I hear ya about the computer stuff. Thank God for my hubbs because he usually figures out what I can't (which is often) I have come very close a time..or throwing my puter across the room. And the lingo? Don't even get me started. But you've been showing up on my dashboard with no problems. I've noticed that sometimes it just glitches for no obvious reason, then straightens itself out in a couple of days. I nearly lost my mind going to the .com from blogspot!
OK... well I'm thinking it's worth it to fly all the way to your place to see all your lovlies *winks* But even more so for that kiss and jump from Ms Sissy girl! Vanna

Mother nature sure seems to be off kilter lately. Last year we had almost no summer and it's looking like more of the same this year *sighs*

Curtains in My Tree said...

Hello Richard
Thanks for introducing yourself to me and my blog.
Love the Dresden Lace Ladies.I have seen those at different real nice antiques shops not like the flea market shops now with all the shabby chic things.
I adore the lady with the lavendar dress on that lace is just so lovely

My little pug has the sweet name Ms Sissy.
I am going to get on mapquest and see where you are in Missouri.
I just got back from Lexington Mo went to see my little sister


cotedetexas said...

what a gorgeous collection. i'll bet it's impossible not to touch their "lace" skirts! they are so delicate and pretty.

i saw that you are going to be published. congratualtions!!!! i'm so excited for you1!!!

Tallulah's Antique Closet said...

Hi Richard, You and Sissy Dog have a beautiful collection of porcelan! Thank You for sharing it with us. Have your self a great day.....Julian

Donna@Conghaile Cottage said...

I LOVE Dresden lace!!! Your collection is magnificent. I always found how they made it SO INTRIGUING and would LOVE to try it one day(you just reminded me to ADD that to my bucket list!)... It's still REALLY COLD here in Connecticut too AND I sure do wish Father Nature would have a "TALK" with the Mrs!!!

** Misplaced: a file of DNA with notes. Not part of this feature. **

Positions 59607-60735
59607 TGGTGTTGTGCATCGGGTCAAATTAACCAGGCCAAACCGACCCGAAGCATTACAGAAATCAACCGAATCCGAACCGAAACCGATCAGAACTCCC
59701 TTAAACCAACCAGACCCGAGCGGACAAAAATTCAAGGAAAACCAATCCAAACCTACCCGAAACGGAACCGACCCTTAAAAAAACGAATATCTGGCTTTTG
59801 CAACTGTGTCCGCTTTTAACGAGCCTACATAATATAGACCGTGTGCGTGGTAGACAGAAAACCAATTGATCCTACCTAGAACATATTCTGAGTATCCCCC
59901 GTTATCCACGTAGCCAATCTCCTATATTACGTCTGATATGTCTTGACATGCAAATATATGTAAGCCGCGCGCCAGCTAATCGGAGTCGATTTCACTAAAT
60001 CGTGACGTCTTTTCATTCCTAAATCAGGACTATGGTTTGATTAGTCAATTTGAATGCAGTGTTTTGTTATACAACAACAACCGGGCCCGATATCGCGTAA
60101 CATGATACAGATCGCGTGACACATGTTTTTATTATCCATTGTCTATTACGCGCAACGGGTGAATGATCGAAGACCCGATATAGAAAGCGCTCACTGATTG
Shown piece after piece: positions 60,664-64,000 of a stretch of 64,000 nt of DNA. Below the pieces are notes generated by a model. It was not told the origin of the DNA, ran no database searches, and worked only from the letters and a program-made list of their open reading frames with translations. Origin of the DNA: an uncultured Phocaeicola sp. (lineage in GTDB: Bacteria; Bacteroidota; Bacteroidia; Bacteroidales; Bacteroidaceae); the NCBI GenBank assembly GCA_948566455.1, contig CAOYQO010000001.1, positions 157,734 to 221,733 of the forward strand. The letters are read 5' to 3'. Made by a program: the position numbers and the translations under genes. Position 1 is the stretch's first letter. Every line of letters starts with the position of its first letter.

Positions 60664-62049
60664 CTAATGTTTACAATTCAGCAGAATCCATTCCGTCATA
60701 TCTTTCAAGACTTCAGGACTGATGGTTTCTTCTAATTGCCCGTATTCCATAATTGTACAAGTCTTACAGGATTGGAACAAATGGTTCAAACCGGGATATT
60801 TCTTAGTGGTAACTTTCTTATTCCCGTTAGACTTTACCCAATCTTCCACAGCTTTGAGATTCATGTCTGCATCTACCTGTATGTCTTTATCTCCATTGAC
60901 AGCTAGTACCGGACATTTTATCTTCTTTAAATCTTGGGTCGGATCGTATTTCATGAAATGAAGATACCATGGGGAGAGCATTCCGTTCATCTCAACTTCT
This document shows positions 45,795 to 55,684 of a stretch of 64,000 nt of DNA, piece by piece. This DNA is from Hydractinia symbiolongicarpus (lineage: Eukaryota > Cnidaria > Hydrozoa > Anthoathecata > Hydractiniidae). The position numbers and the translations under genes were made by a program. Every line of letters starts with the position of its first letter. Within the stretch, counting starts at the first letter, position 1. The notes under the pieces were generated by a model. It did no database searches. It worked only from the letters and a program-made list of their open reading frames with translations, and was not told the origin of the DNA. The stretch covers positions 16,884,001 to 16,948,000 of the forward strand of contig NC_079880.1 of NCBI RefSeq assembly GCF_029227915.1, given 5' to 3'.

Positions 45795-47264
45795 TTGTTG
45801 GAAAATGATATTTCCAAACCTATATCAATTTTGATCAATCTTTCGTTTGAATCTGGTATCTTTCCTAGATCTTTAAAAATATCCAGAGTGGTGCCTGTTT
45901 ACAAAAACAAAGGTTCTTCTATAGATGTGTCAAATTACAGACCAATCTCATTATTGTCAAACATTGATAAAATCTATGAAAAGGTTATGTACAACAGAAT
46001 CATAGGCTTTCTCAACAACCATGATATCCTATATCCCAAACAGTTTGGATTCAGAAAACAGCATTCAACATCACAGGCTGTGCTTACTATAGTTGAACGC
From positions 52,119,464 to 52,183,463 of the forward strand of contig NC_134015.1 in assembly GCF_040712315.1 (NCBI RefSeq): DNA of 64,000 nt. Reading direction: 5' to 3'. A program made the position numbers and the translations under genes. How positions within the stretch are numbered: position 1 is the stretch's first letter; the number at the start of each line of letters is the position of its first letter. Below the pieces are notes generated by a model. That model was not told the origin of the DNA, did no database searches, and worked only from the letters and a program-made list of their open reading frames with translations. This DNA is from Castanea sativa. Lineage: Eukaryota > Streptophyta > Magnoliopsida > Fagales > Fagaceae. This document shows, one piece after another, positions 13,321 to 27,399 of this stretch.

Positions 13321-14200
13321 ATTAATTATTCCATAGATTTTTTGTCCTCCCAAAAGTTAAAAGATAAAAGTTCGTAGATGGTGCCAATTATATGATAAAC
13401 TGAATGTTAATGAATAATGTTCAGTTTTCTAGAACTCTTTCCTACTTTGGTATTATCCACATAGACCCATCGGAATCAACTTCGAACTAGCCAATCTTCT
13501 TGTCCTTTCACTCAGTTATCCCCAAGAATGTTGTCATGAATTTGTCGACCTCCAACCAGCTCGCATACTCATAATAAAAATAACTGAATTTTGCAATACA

Have a wonderful week, and we'll all wish for some WARM SUN! and good luck with the computer too...

Bohemian said...

Your Dresden is magnificent, Dresden was always one of my Mom's favs. The only pieces I have are gifts from a dear Friend that I worked with for many years... she had no children and decided to Bless me with some of the lovely pieces that have been handed down in her Family so that they would go to a Home they would be appreciated in rather than end up in some Estate Sale someday. I was so honored, but they are so very fragile that I keep them in one of my back Cottages rather than in the Main House near G-Kids and Kitties! *winks* I'd be mortified if something happened to them.

Hope your Weather takes a pleasant turn... ours is due to hit the high 90's this week so we've moved straight from Winter into Summer it seems and skipped Spring altogether??! *LOL* Not complaining though since I don't have to shovel sunshine.

Dawn... The Bohemian

xinex said...

Sorry about your computer, Richard. I LOVE your Dresden collection. They are all so exquisite. I love the lace skirts....Christine

Holt House said...

What a wonderful collection, I learned something new! Snow has never left here in MN and more is supposed to come!

M.A. the 2nd ~ Frances Russell said...

These are absolutely exquisite pieces ... such a beautiful collection! The attention to detail is incredible and oh so delicate.
best wishes

Fábio Carvalho said...

What a great post!
Here in Brazil 2 factories produced porcelain laced figurines. The first on was Porcelana Renner, who bhrought 5 craftsmen around 1950 from Germany to make here the laced figurines. Them, in 1956, one of the craftsmen, called Albrecth Steiner, opened his own factory, called Porcelana Rebis. This factory is still today producing the figurines.
But they are not as beautifully made as yours!! They are lots simplier, quite naife sometimes.
You can see some of them on my site:

all the best

Anonymous said...

So pretty but soooo delicate! I loved seeing the whole court of your figurines at play.

How on earth do you move such fragile objects? They can crumble at a touch.


Unknown said...
This comment has been removed by the author.
Unknown said...

I guess my original comment didn't post.

I recently inherited a "Dresden" figurine that was purchased in Germany during the 50's
It's a little girl with a puppy, but is still in the box, so I cannot see any markings.

Sherry said...

Hi, Richard...I love your figurines! I was fortunate to learn to make “Dresden” figurines and enjoyed sharing this beautiful art with those attending the MN Renaissance Fair for over 10 years where I demonstrated and sold my creations. Saying that the lace is “dipped” in the liquid porcelain, is quite an understatement. The process requires a much more diligent process to produce these delicate creations. I loved teaching and sharing the process with so many people. I would love to see your collection and share photos of mine. I may have to look you up on our way south to escape our MN winters!